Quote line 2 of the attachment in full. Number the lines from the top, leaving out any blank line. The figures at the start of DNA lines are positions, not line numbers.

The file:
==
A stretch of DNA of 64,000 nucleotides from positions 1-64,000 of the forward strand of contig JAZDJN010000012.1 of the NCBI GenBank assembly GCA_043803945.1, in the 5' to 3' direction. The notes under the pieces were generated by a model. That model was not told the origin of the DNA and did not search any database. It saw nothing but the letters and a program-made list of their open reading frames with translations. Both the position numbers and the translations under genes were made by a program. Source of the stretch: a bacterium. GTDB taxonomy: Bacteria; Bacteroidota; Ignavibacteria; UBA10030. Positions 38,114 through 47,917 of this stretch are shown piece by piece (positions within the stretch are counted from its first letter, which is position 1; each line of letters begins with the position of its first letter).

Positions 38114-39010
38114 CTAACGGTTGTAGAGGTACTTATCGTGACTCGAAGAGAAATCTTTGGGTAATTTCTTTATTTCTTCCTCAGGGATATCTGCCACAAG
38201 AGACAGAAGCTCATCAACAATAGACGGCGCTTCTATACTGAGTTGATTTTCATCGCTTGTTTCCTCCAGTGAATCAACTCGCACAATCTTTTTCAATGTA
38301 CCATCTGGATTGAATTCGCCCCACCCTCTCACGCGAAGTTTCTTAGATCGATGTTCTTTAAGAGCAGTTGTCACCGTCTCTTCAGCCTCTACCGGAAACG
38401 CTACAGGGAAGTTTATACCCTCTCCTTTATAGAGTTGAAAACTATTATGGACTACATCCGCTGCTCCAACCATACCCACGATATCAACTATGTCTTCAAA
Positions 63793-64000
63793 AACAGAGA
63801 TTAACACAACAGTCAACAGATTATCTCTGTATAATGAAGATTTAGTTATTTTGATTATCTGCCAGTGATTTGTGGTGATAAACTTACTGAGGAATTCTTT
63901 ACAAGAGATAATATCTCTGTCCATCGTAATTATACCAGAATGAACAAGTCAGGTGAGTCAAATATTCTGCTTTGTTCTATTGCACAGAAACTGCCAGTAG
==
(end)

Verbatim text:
Positions 38114-39010